Teaching students about the five regions of the United States can stretch into an entire unit. There are a variety of approaches that will allow your children to learn about the region and how it interacts with other regions. Once you have taught about all the individual regions, take the time to compare and contrast the regions with each other and talk about how they are connected.
One of the easiest ways to begin the course of study is by beginning to teach the geography of each region. This can begin by teaching which states belong in each region, but you should also extend it to include the climate and geographical formations such as mountains or plains. Then you can discuss how this affects the life and industry in the area. For example, because the Southwest is composed primarily of desert, there is not much farming that happens there. You can also talk about the water issues between states and regions.
People and Culture
Another interesting way to examine each region is to take a close look at the different cultures and people that are in each region. It is interesting to look at the types of food that they eat and the dominant type of music that they listen to. Another thing to consider is the common pastimes for kids. This would be a great time to look at the crafts and handiwork of each region and compare the styles with each other. The Southwest would have different color choices than the Northeast in art. The children can learn about how things differ from location to location. You can extend this to include your language arts study by reading a book that is based in each of these regions.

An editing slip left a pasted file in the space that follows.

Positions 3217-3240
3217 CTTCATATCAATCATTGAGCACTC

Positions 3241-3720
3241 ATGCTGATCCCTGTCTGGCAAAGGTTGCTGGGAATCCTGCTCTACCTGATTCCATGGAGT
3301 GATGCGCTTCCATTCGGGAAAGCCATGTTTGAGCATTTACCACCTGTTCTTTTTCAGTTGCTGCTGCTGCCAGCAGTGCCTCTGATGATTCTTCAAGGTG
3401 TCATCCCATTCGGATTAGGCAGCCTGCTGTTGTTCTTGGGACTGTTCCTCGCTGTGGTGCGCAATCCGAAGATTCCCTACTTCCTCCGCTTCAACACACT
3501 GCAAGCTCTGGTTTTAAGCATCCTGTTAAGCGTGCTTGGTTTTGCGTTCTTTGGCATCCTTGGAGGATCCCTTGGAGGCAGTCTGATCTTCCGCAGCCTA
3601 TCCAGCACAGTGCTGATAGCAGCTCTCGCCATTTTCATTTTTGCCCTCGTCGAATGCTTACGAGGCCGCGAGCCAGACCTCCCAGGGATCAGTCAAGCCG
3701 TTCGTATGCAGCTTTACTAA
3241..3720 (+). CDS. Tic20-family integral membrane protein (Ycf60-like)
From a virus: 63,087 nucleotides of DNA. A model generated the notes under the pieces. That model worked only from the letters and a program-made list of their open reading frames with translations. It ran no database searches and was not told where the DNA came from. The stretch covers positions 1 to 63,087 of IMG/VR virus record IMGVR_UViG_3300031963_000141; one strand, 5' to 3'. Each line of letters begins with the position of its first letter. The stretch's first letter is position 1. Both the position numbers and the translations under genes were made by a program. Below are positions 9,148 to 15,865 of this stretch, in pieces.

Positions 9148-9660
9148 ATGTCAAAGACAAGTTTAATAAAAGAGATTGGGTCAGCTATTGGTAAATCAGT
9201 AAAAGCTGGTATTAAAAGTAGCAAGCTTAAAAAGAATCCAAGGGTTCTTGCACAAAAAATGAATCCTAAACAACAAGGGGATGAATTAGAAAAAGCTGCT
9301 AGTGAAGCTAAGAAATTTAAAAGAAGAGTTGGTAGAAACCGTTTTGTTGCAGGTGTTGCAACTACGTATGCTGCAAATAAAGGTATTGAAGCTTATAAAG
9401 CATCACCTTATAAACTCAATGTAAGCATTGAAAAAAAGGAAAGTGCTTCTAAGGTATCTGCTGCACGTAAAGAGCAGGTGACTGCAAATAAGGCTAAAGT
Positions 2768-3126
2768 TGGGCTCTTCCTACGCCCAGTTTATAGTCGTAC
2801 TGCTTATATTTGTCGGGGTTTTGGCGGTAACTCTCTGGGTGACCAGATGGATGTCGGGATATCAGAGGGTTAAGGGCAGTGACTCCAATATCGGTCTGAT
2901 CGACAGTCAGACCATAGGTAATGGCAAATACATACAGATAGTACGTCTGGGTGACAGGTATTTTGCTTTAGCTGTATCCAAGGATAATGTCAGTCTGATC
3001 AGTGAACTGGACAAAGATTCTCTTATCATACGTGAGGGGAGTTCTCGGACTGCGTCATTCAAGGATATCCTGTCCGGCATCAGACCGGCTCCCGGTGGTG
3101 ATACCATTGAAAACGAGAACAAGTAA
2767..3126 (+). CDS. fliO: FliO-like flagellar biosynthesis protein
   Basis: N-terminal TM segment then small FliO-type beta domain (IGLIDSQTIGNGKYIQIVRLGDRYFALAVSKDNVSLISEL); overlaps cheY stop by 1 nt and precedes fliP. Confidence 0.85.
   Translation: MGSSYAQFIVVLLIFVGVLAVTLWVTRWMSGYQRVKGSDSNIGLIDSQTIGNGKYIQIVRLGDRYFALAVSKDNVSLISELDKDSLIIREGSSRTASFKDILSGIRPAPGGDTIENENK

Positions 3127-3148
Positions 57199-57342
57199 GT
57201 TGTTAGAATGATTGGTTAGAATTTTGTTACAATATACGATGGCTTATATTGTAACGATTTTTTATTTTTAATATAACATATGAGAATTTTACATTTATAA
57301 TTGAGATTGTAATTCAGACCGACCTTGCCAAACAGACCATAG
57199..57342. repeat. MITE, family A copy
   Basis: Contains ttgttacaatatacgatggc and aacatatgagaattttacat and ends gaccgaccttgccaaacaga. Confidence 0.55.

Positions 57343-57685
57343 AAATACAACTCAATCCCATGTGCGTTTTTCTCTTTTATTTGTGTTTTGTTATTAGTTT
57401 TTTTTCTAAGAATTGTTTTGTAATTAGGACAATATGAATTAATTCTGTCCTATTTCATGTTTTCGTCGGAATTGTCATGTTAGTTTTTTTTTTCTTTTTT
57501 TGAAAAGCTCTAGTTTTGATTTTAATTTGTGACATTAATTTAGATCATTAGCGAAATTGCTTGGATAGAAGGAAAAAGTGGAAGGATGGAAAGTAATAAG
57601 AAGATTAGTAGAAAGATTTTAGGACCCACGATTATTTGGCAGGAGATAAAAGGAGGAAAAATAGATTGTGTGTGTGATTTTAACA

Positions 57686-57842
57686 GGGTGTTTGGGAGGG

Take a close look at the history of each region and how it affected the United States in the future. For example, the Midwest was settle primarily by pioneers, but it also was a throughway for people who wanted to continue West. The western United States was settled for both farmland and because of the Gold Rush. The Northeast played a big part in the initial settlements in the United States and the South played a role there as well as in the Civil War. You can teach about the five regions while you teach your history or teach the five regions at the beginning or the end of the year. If you do it at the beginning, it is easy to refer back to what your students already know as you talk about specific events in United States history.
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